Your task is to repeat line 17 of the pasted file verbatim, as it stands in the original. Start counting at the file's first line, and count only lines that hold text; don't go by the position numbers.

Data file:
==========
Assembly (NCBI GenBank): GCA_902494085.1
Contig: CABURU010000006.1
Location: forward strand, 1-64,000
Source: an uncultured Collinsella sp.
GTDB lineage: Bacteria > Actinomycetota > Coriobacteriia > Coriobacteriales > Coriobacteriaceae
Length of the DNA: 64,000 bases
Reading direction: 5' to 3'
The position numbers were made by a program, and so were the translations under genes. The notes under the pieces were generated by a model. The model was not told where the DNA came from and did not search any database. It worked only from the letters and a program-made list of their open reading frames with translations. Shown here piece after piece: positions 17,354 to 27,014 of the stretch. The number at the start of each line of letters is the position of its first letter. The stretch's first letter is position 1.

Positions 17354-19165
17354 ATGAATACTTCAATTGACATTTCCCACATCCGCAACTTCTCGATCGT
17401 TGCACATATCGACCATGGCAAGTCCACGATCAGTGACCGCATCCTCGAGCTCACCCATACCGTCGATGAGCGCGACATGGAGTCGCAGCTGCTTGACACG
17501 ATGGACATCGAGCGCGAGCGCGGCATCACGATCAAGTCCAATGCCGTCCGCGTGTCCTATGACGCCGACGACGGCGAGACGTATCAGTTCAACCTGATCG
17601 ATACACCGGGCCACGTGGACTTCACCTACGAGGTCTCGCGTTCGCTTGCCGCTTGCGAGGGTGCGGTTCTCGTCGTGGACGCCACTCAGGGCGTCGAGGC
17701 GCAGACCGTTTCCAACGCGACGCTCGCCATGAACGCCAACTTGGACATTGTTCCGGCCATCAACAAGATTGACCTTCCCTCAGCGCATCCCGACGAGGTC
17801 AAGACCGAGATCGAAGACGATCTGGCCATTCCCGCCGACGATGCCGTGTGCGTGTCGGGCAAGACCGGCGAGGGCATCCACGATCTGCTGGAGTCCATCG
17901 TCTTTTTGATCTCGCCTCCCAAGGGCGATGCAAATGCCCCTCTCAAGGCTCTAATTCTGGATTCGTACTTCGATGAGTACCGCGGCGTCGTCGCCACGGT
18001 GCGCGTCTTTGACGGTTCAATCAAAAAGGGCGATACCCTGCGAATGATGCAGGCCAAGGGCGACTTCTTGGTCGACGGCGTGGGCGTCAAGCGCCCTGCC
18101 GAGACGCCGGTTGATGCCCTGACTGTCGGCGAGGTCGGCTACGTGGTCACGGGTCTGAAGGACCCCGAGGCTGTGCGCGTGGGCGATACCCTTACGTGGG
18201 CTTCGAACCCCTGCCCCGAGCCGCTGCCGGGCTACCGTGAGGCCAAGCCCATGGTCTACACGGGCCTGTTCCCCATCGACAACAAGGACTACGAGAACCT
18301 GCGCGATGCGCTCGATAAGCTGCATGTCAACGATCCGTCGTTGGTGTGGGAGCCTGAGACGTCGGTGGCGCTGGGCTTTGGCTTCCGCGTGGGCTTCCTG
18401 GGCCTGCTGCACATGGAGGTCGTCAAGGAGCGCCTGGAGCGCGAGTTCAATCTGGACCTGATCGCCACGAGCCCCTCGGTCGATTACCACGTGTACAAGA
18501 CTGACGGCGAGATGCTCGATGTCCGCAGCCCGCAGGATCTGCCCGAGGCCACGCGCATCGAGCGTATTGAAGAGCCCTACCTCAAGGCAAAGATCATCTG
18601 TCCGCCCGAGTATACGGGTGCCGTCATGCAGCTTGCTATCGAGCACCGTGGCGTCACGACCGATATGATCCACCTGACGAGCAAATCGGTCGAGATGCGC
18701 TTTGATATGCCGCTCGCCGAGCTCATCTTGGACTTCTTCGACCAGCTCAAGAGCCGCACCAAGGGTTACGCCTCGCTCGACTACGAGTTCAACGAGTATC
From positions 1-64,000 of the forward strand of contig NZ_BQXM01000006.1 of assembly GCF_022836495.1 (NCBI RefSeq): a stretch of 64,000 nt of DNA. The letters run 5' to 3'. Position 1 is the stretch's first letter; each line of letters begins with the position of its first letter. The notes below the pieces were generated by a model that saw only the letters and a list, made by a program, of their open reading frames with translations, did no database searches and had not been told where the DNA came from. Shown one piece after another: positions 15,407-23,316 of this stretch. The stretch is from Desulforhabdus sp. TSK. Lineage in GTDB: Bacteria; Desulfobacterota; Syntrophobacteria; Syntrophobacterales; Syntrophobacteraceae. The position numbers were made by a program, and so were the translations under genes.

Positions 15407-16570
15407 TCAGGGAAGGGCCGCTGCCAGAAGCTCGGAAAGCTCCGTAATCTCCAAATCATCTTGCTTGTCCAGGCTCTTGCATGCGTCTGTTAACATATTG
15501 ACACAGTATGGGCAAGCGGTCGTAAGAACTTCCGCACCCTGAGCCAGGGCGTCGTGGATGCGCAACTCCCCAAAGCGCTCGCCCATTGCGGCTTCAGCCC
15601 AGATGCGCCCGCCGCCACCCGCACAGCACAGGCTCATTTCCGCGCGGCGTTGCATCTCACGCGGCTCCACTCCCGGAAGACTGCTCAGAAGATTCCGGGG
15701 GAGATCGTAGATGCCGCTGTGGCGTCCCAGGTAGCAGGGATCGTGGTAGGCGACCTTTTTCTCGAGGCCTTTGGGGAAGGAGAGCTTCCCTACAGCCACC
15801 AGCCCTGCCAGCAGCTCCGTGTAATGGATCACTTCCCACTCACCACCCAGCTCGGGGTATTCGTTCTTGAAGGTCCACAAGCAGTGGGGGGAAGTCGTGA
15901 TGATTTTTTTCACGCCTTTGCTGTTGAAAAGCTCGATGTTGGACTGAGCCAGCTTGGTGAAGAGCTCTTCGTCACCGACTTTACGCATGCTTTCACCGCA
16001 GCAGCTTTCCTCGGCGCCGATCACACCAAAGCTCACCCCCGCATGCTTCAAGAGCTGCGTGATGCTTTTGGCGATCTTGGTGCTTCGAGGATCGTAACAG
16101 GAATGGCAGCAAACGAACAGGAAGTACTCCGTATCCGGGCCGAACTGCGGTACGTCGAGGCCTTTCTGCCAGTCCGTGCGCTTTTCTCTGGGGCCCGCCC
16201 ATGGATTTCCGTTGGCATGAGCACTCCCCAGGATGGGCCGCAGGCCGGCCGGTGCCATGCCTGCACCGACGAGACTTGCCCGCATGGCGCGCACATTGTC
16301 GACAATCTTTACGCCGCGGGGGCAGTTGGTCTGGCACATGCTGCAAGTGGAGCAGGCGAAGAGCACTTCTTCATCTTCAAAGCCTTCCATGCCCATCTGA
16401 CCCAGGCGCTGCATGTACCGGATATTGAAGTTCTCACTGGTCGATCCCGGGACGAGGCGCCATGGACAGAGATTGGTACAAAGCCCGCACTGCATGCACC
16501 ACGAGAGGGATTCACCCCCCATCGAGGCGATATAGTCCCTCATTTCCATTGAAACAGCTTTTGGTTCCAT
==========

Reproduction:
18001 GCGCGTCTTTGACGGTTCAATCAAAAAGGGCGATACCCTGCGAATGATGCAGGCCAAGGGCGACTTCTTGGTCGACGGCGTGGGCGTCAAGCGCCCTGCC